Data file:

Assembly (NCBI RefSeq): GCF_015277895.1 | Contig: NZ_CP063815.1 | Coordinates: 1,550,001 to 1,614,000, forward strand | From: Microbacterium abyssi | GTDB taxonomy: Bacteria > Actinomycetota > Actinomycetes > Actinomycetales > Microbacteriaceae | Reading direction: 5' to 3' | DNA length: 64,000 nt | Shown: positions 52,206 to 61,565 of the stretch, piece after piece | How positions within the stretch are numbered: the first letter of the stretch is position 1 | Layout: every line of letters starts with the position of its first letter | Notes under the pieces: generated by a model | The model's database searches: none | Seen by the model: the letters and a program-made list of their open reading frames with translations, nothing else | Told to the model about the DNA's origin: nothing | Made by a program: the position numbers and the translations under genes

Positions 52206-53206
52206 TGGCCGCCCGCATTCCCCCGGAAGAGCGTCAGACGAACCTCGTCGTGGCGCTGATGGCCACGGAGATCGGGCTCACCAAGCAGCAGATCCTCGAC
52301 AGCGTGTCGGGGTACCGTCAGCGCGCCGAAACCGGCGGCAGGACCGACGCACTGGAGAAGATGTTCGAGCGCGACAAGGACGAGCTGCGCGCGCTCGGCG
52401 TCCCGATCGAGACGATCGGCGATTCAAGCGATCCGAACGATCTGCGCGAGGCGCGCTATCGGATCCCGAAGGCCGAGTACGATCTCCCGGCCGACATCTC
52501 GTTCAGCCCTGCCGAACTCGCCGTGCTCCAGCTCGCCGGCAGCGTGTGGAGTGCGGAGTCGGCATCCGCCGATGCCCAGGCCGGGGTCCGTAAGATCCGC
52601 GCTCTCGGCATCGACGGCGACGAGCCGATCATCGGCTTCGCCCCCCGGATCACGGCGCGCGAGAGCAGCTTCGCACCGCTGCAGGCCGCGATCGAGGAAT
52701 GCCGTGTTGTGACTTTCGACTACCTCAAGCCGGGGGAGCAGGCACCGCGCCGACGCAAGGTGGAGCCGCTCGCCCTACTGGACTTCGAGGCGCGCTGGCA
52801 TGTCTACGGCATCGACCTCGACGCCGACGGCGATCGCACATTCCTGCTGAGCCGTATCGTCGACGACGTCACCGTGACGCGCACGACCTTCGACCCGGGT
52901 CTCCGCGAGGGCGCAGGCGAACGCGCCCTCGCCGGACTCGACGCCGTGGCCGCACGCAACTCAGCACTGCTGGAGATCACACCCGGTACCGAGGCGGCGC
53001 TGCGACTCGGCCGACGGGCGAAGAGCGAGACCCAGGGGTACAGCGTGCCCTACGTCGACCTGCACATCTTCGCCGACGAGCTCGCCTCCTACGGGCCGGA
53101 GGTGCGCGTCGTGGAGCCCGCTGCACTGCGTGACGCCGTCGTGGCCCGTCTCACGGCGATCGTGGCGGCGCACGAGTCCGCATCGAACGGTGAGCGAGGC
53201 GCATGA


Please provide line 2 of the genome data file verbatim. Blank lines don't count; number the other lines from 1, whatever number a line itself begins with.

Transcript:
Positions 52206-53206